Skip to content


Radio broadcast assistant

Radio broadcast assistants help make sure that live and recorded radio programmes run smoothly.

Annual Salary

£18,000 to £29,000

Average UK salary in 2019 was £30,378
(source Office for National Statistics)

Working hours

39 to 41 irregular

You could work: evenings / weekends / bank holidays; flexibly

Future employment

There will be 2% more Radio broadcast assistant jobs in 2025.
In your local area

Day to day tasks

Your day-to-day duties may include:

  • researching programmes
  • booking guests, preparing contracts and arranging payment
  • booking studio time and equipment
  • typing scripts
  • producing programme logs and running orders
  • keeping track of costs
  • updating the programme or station’s website, blog or social media
  • archiving programme material
  • arranging and sending out competition prizes

Working environment

You could work at a recording studio or in an office.

You can get into this job through:

  • a university course
  • a college course
  • an apprenticeship
  • volunteering

You could do a higher national diploma or degree in radio or media production.

This will help you to learn about the broadcasting industry and develop the skills you'll need for this job.

Other courses like science or politics would be useful if you want to work on specialist radio productions.

Entry requirements

You'll usually need:

  • 4 or 5 GCSEs at grades 9 to 4 (A* to C), or equivalent, including English and maths
  • between 1 and 3 A levels, or equivalent, for a higher national diploma or degree
For more information

You can do a college course, for example:

  • Level 2 Certificate in Radio
  • Level 3 Diploma in Creative Media Production

Entry requirements

You'll usually need:

  • 2 or more GCSEs at grades 9 to 3 (A* to D), or equivalent, for a level 2 course
  • 4 or 5 GCSEs at grades 9 to 4 (A* to C), or equivalent, for a level 3 course
For more information

You can get into this career through a broadcast production assistant advanced apprenticeship.

For more information
Volunteering and work experience

Competition for jobs is strong. Employers will expect you to have practical experience and able to show you have a real enthusiasm for radio broadcasting.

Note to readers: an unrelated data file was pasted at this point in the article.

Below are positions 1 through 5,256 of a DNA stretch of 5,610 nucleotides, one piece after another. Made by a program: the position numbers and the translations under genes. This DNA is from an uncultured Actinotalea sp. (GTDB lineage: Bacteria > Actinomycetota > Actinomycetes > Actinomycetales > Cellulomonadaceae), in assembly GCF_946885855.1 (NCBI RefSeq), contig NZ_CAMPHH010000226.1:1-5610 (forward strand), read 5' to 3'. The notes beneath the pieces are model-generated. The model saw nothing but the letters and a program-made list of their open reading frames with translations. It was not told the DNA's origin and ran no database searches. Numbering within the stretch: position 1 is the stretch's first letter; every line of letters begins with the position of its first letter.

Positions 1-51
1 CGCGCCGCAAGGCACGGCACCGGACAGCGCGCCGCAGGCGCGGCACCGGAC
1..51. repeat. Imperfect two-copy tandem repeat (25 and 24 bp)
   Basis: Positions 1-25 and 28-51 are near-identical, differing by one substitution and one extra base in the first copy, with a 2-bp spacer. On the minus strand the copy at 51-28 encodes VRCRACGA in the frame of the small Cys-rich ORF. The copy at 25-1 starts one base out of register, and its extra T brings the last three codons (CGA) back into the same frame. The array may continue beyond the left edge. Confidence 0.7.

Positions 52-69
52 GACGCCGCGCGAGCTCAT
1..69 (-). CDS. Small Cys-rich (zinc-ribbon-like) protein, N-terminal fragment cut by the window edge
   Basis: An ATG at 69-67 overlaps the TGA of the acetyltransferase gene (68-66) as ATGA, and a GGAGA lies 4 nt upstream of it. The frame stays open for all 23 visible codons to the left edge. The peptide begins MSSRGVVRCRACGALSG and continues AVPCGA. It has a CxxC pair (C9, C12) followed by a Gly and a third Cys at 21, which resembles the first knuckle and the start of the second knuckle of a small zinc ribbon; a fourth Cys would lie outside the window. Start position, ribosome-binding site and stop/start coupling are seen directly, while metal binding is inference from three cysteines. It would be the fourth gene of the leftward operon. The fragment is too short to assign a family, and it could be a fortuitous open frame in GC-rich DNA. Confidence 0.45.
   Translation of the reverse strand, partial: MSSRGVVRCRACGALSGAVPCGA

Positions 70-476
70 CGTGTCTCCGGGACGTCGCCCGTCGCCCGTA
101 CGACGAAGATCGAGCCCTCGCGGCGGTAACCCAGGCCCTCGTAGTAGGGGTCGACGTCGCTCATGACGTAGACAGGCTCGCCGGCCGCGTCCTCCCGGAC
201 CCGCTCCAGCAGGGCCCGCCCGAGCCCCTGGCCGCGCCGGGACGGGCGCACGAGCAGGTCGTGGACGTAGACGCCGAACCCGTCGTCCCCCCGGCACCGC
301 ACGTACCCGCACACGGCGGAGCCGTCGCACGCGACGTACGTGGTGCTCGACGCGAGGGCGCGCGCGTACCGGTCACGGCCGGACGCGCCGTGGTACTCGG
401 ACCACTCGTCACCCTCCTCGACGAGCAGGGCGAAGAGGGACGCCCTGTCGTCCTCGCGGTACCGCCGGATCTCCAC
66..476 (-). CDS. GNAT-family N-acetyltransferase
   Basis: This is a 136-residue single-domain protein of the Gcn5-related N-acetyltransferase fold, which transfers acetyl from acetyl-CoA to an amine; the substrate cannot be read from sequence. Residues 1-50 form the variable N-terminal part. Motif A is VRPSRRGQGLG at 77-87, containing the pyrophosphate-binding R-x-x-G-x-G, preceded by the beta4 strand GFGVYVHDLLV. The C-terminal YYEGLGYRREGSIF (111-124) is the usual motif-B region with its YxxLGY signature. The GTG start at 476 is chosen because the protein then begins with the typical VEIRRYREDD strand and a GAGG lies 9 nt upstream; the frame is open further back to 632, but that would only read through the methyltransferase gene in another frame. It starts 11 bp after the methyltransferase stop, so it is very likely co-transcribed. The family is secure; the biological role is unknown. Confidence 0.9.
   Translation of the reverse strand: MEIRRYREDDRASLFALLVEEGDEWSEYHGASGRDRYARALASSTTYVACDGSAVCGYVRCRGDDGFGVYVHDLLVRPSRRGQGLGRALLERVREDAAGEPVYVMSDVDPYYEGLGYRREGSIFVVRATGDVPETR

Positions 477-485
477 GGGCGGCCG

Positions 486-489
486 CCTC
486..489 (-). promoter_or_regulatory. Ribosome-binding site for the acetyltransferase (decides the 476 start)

You could get useful experience through:

  • community, hospital or student radio
  • work placements

You can get a list of radio stations from:

You can also apply for a BBC work experience placement.

More information

Career tips

It's a good idea to develop a portfolio of your work on CD, MP3 or social media, so you can showcase your skills to potential employers.

For news-based and factual radio, you may have an advantage with a background in journalism or media research.

Further information

You can find out more about about careers in radio from The Pips and BBC Careers.

Showing jobs in:
View all vacancies in this region

With experience, you could become a radio producer, music programmer or a technical studio manager.

You could move into television research or production.

Skills required and how your skills match up

What skills are required?

You'll need:

  • to be thorough and pay attention to detail
  • knowledge of computer operating systems, hardware and software
  • the ability to work well with others
  • broadcasting and telecommunications knowledge
  • the ability to accept criticism and work well under pressure
  • to be flexible and open to change
  • ambition and a desire to succeed
  • knowledge of media production and communication
  • knowledge of engineering science and technology
  • to be able to carry out basic tasks on a computer or hand-held device
My top 5 skills
Please sign in to compare your skills to this job. Sign in

To save or view your choices and results you must sign in or register (takes 1 minute).

Sign in Register